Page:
After decades of building a global investment bank, Barclays is sounding a retreat, the International New York Times DealBook blog reported. The British bank announced on Thursday plans to take an ax to its investment banking business — which has major operations in New York as well as London and Asia — by slashing half of its capital and more than a quarter of its work force, or 7,000 jobs. Instead, Barclays will focus on four core areas: retail and corporate banking, primarily in Britain; credit cards; banking in Africa; and, to a lesser extent, investment banking. Weaker businesses — including the trading of physical commodities outside of precious metals and some European branch networks outside of Britain — will be placed in an internal “bad bank” where they will be sold or run off. The overhaul represents a turnaround from the empire-building ambitions of Robert E. Diamond Jr., the bank’s previous chief executive. Mr. Diamond, a former bond trader at Morgan Stanley and Credit Suisse First Boston, aggressively built a global banking franchise after joining Barclays in 1996, culminating in the 2008 acquisition of the bulk of Lehman Brothers’ investment banking operations. But in the last few years, embarrassing regulatory investigations and penalties, combined with capital shortfalls and lackluster returns, have cast a cloud over what was once the swashbuckling and money-minting side of the bank and led to the 2012 ouster of Mr. Diamond after just 18 months as chief executive.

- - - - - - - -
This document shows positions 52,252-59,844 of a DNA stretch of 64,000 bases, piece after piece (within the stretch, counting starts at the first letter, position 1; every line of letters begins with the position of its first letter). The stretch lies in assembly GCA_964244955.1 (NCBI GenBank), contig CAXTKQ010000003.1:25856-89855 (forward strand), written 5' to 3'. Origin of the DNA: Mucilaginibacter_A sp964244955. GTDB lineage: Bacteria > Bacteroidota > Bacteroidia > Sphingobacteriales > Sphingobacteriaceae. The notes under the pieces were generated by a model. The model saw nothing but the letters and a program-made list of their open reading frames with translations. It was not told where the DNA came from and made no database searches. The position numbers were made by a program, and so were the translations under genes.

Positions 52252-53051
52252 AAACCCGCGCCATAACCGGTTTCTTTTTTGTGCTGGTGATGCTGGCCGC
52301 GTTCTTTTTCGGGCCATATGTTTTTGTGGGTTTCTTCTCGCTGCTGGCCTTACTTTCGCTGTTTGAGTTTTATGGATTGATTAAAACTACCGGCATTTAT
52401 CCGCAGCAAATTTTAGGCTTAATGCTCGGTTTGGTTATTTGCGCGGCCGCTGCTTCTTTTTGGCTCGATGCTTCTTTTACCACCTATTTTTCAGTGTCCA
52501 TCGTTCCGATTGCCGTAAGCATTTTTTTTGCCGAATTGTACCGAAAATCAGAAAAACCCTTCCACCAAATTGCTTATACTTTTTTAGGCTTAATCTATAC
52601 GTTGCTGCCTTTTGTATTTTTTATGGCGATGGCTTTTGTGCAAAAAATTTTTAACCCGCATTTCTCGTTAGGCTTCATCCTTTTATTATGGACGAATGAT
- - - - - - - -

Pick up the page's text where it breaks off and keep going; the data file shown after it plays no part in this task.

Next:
Just how big is Europe’s “bad bank” sector? On Thursday, Barclays PLC became the latest firm to set one up. The U.K. lender is placing $195 billion of assets into its “non-core” unit. According to calculations, that means the total value of assets at all the state-backed and privately-held bad banks set up in Europe since 2008 has now gone through the $2.5 trillion mark, making them collectively bigger than J.P. Morgan Chase & Co., which had a balance sheet of just over $2.4 trillion at the end of last year. (All currency conversions have been made at today’s rates.) Many of those assets have already been wound down but nevertheless that’s still a whole bunch of lousy loans and dodgy derivatives, The Wall Street Journal MoneyBeat blog reported. In total, more than $800 billion has been housed in European state-backed bad banks since the crisis, including those in Ireland (the National Asset Management Agency), Austria (KA Finanz AG), Spain (Sareb) and the U.K. (U.K. Asset Resolution). Two of the biggest are in Germany. The Erste Abwicklungsanstalt, which translates as “First Winding-up Agency,” was set up so that WestLB could offload some of its bad assets totaling $247 billion. A second German “bad bank”, FMS Wertmanagement, which is shedding $244 billion of Hypo Real Estate AG’s assets, was established in 2010. Several European banks have set up internal bad banks, variously calling them non-core units, legacy portfolios and non-strategic divisions.